|2 Fast 2 Furious|
|Theatrical Movie Reviews Theatrical|
|Written by Abbie Bernstein|
|Friday, 06 June 2003|
“2 Fast 2 Furious” is a sequel of sorts to the 2001 much-bang-for-its-bucks “The Fast and the Furious,” in which young undercover cop Brian O’Connor (Paul Walker) infiltrated a crack truck hijacking ring, only to wind up befriending its charismatic leader (Vin Diesel) and ultimately letting the man go free. Stripped of his badge, Brian has migrated to Miami, where he’s a hero of the illegal street-racing scene. He is approached with an offer he can’t refuse by his old law enforcement colleagues, who want him to go back undercover as a driver for Florida drug lord Carter Verone (Cole Hauser). Brian in turn brings in his old friend Roman Peace (Tyrese), a brilliant driver who has just done three years in the joint and blames his ex-cop ex-pal.
Can Brian and Roman patch up their friendship? Will they thwart the evil drug lord? Will they manage to show the authorities, who want to use the two drivers like disposable puppets, that they’re not to be bossed around? Is this movie more predictable that the average episode of a syndicated cable buddy/action TV show?
In fairness to director John Singleton, the cars are made to look absolutely great, especially Brian’s Nissan Skyline and Roman’s Mitsubishi Eclipse Spyder, which are as colorful and speedy as one could wish. Without a side-by-side comparison, it’s hard to say if they’re actually as loud as the cars in “The Fast and the Furious,” but the racing sounds are pretty good and persuasive. Other cars that get reasonable face time include a 1970 Hemi Dodge Challenger, a 1969 Yenko Camara, a 1998 BMW M3, the new Dodge Viper, a Chevy Corvette, a 1994 Toyota Supra, a 1994 Mazda RX7, a 2001 Honda S2000 and a 1993 Acura NSX. There are some fun shots that have an almost-plausible reason to have all of these cars (and many others) loose at once near the finale, and there’s a lot of impressive driving throughout, with at least two noteworthy car jumps.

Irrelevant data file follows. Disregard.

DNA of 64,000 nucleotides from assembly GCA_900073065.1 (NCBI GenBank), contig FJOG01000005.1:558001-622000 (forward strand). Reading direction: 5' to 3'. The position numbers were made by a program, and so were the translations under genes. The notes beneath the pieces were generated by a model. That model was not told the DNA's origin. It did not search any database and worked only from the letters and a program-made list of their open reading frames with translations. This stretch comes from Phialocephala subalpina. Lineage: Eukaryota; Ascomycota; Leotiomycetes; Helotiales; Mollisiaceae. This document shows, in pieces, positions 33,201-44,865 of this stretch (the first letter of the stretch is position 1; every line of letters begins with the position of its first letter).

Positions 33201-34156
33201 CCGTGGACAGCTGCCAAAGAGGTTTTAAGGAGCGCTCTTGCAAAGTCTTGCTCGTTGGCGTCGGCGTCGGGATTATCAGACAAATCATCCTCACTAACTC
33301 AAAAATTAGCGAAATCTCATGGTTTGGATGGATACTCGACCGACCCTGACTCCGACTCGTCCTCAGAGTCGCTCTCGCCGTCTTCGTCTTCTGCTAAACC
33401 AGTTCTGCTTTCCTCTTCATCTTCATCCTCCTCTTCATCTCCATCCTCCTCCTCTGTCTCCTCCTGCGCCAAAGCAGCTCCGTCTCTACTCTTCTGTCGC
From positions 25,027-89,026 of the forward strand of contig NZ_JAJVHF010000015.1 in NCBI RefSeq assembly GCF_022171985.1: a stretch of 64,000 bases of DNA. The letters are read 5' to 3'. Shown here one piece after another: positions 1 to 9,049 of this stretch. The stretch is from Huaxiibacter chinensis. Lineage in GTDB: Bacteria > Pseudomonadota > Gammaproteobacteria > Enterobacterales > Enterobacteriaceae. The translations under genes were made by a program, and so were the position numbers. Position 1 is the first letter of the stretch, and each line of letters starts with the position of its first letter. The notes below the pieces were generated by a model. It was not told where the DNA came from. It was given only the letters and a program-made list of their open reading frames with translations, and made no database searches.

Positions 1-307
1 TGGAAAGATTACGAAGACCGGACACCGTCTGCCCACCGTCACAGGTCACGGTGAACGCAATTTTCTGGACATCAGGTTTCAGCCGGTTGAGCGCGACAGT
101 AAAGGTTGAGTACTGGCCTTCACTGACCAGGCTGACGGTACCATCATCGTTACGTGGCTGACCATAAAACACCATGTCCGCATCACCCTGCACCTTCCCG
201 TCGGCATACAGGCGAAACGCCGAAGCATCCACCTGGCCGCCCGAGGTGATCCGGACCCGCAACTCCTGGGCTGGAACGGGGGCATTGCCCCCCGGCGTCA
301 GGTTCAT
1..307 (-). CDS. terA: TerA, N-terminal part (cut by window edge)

Singleton favors an almost Day-Glo look, especially in the night sequences, which furthers “2 Fast’s” MTV-video feel. Tyrese, who demonstrates decent acting chops here, appears on the soundtrack on “Pick Up the Phone” with Ludacris, who plays a street-racing impresario. The soundtrack, weighted toward hip-hop, also features a solo turn from Ludacris, along with contributions from David Banner, Jin, Dead Prez, Lil Flip, Pit Bull, Trick Daddy, Big Reese, Sean Paul, Run D.M.C., Eightball, Shawnna, K’Jon and Joe Budden.
In short, “2 Fast 2 Furious” is a marketer’s dream. It’s got gleaming metal and up-to-the-moment sound to spare, which is all some people want from a movie. But it’s hard to accept that the plot, dialogue and characters absolutely had to be this flat. Singleton and his company are professionals, so “2 Fast 2 Furious” is spared the designation of being so bad that it’s funny – it’s just plain old boring when the cars aren’t moving and, if you’re one of those viewers who wants some context for enjoying the stunts, even the plentiful action can only do so much to liven it up.